The production was delightful to look at. Again, appropriately silly: Greek ruins, with costumes that were late 18th century with Greek themed embroidery or togas over the top. The color scheme was an invigorating shade of turquoise. Act II ended with a deep shade of red and 4 angry horse heads rising up from the sea (on a scrim).

The singing was for the most part absolutely wonderful. Kurt Streit played Idomeneo. His voice was beautiful and dramatically raw in some places. I thought his acting was the best of the show. It's hard to be a good opera actor. The main soprano of the work, Ilia, played by Genia Kuhmeier, was beautifully sung. Her aria in the second act, in which she sings to Idomeneo, was moving - in part because of Streit's acting, even though he didn't sing a note.

The love interest, Idomeneo's son, Idamente, played by the cover in this performance, Daniela Mack, was not too good. Her voice is unsuited for Mozart, mainly due to a rather heavy vibrato. Her acting looked stock and stiff from the back of the house. However, just before Act II a couple approached the Tattler and me and said they weren't going to stay, would we like their seats in the second row? Yes, we would indeed! Sitting there, I realized that I liked Mack more. Her face was charming. However, in a large opera house her acting needs to be more physical to translate beyond the first few rows.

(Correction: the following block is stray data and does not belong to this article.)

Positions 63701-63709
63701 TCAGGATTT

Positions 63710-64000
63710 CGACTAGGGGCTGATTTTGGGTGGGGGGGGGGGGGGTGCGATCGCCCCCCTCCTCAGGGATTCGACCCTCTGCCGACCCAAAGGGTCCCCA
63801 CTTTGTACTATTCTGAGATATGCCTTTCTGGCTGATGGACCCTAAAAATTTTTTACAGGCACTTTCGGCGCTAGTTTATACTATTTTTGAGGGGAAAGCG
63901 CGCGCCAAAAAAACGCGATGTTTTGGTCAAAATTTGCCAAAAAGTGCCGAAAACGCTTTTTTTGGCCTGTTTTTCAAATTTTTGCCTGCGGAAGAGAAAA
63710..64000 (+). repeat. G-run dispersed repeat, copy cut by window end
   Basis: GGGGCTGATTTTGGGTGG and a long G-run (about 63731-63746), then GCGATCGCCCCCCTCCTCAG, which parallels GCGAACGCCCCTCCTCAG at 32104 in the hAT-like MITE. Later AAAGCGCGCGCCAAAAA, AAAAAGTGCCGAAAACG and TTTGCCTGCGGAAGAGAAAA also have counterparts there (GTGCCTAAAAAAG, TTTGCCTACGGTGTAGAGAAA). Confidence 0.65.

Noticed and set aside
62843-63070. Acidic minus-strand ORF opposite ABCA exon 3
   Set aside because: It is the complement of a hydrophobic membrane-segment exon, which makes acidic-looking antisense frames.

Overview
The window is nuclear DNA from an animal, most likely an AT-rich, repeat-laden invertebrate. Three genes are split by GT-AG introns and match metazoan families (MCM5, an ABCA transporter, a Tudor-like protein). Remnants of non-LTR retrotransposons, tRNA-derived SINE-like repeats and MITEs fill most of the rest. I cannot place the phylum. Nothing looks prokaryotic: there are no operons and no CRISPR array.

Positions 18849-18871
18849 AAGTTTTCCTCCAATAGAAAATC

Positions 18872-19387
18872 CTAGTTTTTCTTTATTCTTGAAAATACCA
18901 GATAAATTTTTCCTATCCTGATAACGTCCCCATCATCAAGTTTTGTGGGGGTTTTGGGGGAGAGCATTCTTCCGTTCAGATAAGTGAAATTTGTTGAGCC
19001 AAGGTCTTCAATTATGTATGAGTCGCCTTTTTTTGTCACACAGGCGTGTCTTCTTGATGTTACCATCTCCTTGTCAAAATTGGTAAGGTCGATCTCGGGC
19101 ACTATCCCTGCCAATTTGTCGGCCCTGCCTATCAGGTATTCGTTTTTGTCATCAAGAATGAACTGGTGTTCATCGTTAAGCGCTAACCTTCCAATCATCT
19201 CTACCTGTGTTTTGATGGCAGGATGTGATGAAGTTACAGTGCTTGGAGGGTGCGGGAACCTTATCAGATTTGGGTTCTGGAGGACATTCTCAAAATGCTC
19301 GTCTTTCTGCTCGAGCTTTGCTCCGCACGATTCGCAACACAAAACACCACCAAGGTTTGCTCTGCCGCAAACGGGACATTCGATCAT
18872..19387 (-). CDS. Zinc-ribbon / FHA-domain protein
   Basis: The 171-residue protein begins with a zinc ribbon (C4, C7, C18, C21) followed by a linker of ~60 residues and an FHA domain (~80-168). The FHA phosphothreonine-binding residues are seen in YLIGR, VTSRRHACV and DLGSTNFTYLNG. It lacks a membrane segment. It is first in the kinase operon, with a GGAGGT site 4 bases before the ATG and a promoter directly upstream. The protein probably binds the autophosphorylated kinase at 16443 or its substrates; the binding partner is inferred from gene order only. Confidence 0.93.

I just love pants roles. Through out the operas that have them I like to switch my thinking to imagining that it's really a lesbian couple. That is much fun.

The chorus must also be mentioned. Mozart wrote some beautiful chorus pieces for this opera. Turns out I knew and have sung a piece from the third act, "Placido e il mar," in my high school chorus. No wonder I can still remember the piece! I may even have the sheet music still. Anyway, the chorus was great. I especially loved the men's chorus in the first act - the echo effect was expertly written. But it's Mozart, so why am I surprised?